Title : Investigation of brain systems: from activations to interactions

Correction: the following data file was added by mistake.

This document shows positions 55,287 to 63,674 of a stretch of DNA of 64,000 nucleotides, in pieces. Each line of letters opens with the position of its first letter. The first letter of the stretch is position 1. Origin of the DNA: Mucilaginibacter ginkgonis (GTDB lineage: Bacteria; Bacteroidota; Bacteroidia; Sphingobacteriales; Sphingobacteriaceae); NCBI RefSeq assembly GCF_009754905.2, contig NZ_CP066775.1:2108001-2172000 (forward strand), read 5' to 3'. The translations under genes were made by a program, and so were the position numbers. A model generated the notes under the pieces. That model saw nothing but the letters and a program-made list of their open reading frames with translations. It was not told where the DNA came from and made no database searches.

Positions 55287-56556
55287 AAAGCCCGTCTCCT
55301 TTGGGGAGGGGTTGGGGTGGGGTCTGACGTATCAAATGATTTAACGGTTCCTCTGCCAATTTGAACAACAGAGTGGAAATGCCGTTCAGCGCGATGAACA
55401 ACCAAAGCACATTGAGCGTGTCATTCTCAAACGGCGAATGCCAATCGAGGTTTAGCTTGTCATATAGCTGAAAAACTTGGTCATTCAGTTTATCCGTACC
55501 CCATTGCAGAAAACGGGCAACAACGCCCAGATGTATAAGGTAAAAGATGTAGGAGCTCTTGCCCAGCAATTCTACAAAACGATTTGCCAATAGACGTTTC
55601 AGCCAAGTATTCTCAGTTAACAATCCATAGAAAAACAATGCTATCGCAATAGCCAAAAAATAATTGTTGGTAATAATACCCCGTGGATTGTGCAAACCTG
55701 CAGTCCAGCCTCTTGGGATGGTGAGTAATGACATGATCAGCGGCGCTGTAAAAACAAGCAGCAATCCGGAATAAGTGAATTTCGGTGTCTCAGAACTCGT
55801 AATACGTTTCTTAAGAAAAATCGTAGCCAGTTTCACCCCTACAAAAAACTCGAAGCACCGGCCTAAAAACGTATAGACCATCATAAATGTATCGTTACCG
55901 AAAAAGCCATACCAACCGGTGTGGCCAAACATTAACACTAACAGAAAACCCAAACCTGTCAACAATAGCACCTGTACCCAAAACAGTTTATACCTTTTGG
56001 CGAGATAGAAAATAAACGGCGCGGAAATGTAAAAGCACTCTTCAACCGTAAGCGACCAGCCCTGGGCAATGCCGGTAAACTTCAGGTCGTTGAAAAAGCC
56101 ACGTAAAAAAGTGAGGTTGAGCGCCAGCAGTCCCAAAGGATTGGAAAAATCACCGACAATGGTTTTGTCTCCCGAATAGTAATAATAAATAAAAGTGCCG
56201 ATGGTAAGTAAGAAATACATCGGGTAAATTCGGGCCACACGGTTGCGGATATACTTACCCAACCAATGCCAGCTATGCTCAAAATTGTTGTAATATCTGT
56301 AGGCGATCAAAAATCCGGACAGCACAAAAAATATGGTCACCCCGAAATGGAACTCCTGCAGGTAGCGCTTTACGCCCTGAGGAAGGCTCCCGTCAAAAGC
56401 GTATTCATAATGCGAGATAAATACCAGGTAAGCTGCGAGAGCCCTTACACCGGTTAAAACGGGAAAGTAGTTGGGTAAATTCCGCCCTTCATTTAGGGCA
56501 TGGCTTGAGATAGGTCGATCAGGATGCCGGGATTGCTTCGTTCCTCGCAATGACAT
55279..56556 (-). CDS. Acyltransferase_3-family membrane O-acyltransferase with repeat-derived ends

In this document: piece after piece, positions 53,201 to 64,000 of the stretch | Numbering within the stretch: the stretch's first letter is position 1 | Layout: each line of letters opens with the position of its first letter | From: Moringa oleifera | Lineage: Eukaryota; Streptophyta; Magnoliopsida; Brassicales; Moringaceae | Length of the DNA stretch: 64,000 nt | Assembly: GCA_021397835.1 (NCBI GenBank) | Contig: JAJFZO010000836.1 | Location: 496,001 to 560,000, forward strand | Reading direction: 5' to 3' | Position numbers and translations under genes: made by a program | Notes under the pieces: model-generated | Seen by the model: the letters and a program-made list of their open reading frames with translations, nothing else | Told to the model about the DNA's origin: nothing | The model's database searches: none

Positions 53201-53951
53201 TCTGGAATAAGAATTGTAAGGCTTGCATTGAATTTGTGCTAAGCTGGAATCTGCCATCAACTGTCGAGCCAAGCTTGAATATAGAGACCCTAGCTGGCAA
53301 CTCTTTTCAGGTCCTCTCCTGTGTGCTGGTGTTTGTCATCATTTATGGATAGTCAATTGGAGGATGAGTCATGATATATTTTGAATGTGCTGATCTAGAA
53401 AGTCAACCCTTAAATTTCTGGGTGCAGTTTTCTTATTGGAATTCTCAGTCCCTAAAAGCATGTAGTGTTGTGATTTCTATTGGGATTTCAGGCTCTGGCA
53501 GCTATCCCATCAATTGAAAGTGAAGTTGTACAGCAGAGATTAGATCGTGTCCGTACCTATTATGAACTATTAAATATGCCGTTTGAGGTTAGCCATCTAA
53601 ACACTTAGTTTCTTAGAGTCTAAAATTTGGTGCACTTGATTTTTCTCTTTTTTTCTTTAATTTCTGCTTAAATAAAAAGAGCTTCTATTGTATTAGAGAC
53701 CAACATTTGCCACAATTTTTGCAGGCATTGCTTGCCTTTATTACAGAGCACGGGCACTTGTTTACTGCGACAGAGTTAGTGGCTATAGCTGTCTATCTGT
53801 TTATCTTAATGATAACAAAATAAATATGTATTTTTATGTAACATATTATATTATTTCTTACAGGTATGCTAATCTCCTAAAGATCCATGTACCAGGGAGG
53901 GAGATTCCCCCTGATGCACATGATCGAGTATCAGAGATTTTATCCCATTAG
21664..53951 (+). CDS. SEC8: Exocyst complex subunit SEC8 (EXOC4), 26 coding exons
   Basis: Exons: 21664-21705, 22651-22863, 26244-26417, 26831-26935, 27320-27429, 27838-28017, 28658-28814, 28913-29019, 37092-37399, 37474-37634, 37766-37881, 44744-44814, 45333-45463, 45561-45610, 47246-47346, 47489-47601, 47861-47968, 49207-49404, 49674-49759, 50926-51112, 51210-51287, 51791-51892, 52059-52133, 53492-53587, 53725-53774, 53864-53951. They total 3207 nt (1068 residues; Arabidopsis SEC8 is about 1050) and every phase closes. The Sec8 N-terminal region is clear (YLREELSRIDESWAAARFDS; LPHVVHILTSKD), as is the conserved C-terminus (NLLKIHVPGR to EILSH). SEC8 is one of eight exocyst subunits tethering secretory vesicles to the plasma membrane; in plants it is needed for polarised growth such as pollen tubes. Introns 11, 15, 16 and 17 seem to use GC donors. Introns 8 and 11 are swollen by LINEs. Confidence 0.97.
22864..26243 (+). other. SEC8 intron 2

Currently, the so-called activation studies are the dominant approach to investigate the functional organization of the brain. Within the framework of these studies, the functional specialization of certain brain structures with respect to the types of activity under investigation is judged by their energy state. More often, an increase in local neuronal activity is considered as evidence of the involvement of brain structures in maintaining ongoing activities. However, the significant experimental material accumulated to date indicates the unproductive nature of this approach. And although for each function or mechanism it is possible to define a set of brain structures that are reproducibly involved in their maintenance, it is still unclear how exactly these structures work and whether their sets can be considered as specialized brain systems. Activation studies do not take into account the known properties of brain systems, according to which any activity is provided by the combined work of distantly located links of neuronal systems. At the moment, methods have been created that make it possible to study the interactions and interrelationships between brain structures as the links of such systems that reflect the nature of their combined work. The studies carried out by us with functional magnetic resonance tomography have shown that the brain systems maintaining the current activities are significantly richer than it appears from the standpoint of activation studies. Namely, it was found that the brain systems are far from being limited to those links that show their participation in its work by changing the level of their neuronal activity. This radically changes our understanding of how brain systems are organized. For the further study of functional brain systems new methods are needed to analyze precisely the functional interactions between the involved structures of the brain.